Tom joined Third Horizon’s graduate program in February 2018. He shares his insights on what he has learned during his first year at work.
While I had some corporate work experience prior to starting at Third Horizon, achieving a graduate position felt like I was in the starting blocks for my career.
I’d gained a theoretical view of the world through textbooks, lectures and tutorials at university but now I was putting theory into practice as a working, independent adult.
There were some lessons that weren’t covered at university, leaving me somewhat ill-equipped and awkward during my first days in the office. I admit to a couple of ‘reply all’ e-mail mistakes, wardrobe malfunctions and workplace etiquette blunders.
I am by no means an expert in this space, but I have listed below five key pieces of advice that you may find useful when entering the professional workforce for the first time.
1 It’s not about you and it’s not personal
Your work will be edited, refined or completely changed by senior staff. Don’t be disheartened. You aren’t always expected to have the same level of understanding or execution as people who have been in the game for a long period of time. See it as an opportunity to learn and grow. Remember that senior staff juggle many responsibilities other than you and expect you to be independent and self-sufficient with how you approach your work.
2 Contribute to company culture
Work social events are different to your social activities with mates, and they are an important aspect of work. These congenial events are far more conducive to showcasing your personality than is possible in day-to-day tasks. This can help you develop your own professional (and personal) brand and help establish useful working relationships. In addition, these occasions also help you value colleagues in a far broader sense and create positive collegiality. Keep in mind that you must behave appropriately – you’re not at a uni party!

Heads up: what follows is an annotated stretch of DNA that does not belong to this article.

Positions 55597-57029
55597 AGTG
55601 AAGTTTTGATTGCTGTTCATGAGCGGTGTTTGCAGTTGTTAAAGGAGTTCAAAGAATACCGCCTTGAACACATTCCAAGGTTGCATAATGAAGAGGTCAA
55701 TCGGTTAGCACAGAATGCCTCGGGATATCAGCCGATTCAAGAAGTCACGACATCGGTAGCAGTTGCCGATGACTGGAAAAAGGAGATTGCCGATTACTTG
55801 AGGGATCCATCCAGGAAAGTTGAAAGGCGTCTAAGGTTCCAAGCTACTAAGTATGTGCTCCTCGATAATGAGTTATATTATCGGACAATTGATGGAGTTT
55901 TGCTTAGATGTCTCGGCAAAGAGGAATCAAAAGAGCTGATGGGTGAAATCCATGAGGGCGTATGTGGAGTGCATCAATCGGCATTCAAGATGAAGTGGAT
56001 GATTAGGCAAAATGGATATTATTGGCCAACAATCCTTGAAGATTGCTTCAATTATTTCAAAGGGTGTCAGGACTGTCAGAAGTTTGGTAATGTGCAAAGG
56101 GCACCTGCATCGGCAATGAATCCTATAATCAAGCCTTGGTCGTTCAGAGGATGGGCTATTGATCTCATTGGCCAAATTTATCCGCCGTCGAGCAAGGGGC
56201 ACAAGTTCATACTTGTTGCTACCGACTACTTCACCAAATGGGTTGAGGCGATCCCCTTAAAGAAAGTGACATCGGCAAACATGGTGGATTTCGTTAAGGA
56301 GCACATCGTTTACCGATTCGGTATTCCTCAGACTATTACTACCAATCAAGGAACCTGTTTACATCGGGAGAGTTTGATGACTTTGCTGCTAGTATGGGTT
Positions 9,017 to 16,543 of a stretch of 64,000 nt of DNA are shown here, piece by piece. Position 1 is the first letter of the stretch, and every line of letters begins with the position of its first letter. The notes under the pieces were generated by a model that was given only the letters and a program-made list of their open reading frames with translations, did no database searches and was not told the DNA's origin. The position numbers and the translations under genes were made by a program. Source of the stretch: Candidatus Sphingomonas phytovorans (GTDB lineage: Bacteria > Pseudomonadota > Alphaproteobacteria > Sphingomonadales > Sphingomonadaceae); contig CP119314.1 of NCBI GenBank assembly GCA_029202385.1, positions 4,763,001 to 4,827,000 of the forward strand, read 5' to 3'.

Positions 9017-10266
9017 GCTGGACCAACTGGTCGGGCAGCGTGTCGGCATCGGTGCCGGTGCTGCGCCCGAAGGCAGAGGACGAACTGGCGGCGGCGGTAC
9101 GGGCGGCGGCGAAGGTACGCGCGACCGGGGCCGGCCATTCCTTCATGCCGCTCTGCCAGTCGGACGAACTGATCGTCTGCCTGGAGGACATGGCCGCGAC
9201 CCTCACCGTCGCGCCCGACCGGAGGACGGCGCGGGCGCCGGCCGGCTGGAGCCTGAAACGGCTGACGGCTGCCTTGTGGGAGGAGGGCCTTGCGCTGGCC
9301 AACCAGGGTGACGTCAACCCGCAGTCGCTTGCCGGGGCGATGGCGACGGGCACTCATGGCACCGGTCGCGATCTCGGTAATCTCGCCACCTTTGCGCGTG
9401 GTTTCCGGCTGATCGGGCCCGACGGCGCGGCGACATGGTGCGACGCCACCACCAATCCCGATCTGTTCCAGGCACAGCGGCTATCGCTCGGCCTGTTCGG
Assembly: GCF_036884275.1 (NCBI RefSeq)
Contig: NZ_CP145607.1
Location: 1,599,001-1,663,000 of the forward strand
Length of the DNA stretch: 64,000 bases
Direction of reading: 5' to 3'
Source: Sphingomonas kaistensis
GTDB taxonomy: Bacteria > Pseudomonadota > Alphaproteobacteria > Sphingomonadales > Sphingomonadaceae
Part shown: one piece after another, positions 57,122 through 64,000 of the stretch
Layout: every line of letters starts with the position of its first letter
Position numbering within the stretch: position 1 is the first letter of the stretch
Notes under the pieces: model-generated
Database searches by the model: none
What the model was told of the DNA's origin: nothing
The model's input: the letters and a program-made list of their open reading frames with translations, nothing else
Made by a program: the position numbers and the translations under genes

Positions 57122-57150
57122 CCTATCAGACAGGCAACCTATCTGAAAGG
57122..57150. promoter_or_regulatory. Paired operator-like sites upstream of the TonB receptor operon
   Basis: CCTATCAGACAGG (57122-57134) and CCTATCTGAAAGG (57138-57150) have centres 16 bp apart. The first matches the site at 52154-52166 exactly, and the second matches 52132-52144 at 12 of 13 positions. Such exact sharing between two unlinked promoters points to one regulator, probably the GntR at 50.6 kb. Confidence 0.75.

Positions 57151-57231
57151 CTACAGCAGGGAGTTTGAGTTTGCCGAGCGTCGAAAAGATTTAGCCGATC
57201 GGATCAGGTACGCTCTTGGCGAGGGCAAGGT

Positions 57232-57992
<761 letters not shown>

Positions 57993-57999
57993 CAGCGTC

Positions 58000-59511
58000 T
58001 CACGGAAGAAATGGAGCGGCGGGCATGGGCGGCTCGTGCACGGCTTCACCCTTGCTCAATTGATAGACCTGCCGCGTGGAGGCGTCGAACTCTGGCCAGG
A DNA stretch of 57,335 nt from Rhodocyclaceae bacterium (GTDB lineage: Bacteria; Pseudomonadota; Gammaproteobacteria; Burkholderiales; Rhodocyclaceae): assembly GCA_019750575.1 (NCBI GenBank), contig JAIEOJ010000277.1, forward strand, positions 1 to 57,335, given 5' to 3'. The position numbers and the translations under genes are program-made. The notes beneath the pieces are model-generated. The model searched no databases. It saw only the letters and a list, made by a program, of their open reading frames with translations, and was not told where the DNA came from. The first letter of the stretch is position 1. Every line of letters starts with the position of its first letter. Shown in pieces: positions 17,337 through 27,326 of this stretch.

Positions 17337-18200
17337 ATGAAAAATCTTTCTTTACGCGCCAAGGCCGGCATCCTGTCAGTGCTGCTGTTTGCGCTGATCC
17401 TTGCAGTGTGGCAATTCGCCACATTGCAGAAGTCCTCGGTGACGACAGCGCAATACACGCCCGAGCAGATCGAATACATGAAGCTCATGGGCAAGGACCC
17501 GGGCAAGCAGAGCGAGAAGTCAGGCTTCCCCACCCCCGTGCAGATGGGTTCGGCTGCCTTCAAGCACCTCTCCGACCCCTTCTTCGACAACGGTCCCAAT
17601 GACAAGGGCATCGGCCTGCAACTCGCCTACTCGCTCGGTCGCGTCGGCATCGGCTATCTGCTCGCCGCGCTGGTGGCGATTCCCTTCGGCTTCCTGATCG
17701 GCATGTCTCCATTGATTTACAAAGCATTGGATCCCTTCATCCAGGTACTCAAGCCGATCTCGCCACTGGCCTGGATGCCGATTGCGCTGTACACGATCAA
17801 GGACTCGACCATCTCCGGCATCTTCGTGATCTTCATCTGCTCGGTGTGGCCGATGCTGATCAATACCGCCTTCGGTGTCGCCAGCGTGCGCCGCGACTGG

3 Get comfortable being uncomfortable
Irrespective of previous roles you may have held or work you have done, you are guaranteed to be allocated work that you have not been exposed to before. Although this may be unsettling, embrace different challenges and know that these unfamiliar tasks are merely opportunities to learn – who knows when this knowledge may be leveraged throughout your career.
4 Ask for help
No one is an island. I often needed reassurance from my immediate peers, whether it was seeking task-related direction or general professional advice.
Graduates are fortunate as we are part of a cohort of people who are all experiencing similar concerns, challenges and feelings. Connect with your grad group, through formal company programs, informal catch ups or group chats. They are simple, yet extremely effective, ways of gaining clarification or asking questions that you wouldn’t otherwise feel comfortable posing to more senior staff.
When you need help from senior staff – ask. That’s what your manager is there to do. Don’t let a problem or issue escalate. Make sure you try to think through potential solutions to problems beforehand.
5 Think like a manager
Try to show initiative and be proactive to develop confidence in your job. Adopting a mentality of a manager in terms of understanding what needs to be done has helped me identify opportunities to be helpful and effectively support the workload of more senior staff.
Above all else, just enjoy being a young professional. While general ‘do’s and don’ts’ of starting a new job or career can be helpful, they can equally detract from how exciting it is having responsibilities, finally being able to afford more than a student diet, meeting new people and being in a stimulating environment every day. With luck, you will be in the workplace for a long time, so starting each day with energy and positivity will serve you and everyone around you well.